In his 28th career series start, Caesar Bacarella finally earned his first top 10. The Alpha Prime Racing co-owner made just his second start of the season with APR, driving from 14th to sixth on the final lap by avoiding a multi-car crash at the finish.
Parker Retzlaff had to overcome not one but two incidents to earn a strong seventh-place finish. Retzlaff was involved in the first crash when contact between Derek Kraus and Parker Chase sent one Parker into the other, collecting Anthony Alfredo in the process. Retzlaff recovered to run back inside the top 10 only to be collected in the Big One that saw Daniel Hemric end on his lid. Despite this, Retzlaff survived just enough to skirt through for his third-career top 10.
Gray Gaulding sliced and diced his way through wrecks all day long only to end the race in style. Gaulding’s No. 08 spun across the start/finish line to end the race, but he still finished eighth in the process. It was his first top 10 since 2020.
There was a constant theme of drivers snapping streaks of finishes outside the top 10. Emerling-Gase Motorsports co-owner Joey Gase went from flames to a top 10 with a ninth-place run, his first series top 10 since 2017. Following the Big One on lap 111, Gase’s No. 35 caught on fire on pit road, unleashing a heap of smoke. It was so bad, Gase had to climb out of his car due to inhaling the smoke. Fortunately, NASCAR allowed him to continue to race, and Gase made the most of it, giving EGM their first top 10.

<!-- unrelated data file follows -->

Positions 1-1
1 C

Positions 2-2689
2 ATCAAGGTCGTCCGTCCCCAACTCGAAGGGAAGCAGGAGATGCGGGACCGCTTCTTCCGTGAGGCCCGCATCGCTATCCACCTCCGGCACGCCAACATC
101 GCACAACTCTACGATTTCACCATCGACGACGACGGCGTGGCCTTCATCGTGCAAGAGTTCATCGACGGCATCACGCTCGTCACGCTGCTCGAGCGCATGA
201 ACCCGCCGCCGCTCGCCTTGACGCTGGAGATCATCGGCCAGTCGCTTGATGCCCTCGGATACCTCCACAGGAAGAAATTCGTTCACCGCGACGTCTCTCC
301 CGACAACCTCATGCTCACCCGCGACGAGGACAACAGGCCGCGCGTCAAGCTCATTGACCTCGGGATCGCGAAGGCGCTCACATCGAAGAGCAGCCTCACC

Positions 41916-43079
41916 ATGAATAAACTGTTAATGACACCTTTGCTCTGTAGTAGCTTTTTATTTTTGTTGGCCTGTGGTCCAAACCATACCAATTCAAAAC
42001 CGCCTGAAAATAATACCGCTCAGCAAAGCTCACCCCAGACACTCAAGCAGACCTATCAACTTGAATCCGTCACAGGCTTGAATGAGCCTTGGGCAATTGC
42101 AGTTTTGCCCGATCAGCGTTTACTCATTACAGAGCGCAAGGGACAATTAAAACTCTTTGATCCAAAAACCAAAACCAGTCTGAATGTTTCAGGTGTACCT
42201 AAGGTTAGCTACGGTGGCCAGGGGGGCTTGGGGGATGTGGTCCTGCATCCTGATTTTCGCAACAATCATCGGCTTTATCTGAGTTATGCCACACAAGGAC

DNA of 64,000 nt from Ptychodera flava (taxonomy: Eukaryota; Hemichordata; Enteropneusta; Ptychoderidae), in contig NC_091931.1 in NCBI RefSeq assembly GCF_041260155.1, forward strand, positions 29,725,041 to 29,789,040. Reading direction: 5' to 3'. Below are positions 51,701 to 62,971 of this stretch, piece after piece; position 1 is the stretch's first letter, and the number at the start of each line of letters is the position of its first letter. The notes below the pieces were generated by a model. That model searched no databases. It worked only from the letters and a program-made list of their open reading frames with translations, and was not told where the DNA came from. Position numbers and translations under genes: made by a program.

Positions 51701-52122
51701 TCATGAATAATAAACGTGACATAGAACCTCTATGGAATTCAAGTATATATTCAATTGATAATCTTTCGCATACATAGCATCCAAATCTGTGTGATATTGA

There was no parking at the start/finish line for Josh Williams this time. Instead, he also crossed it in style, spinning across the line to round out the top 10. It was his first top 10 since Mid-Ohio in 2021. Williams had several close calls throughout the race, including running over a piece of debris following the lap 111 crash. Still, he was able to endure for his first top 10 of the season.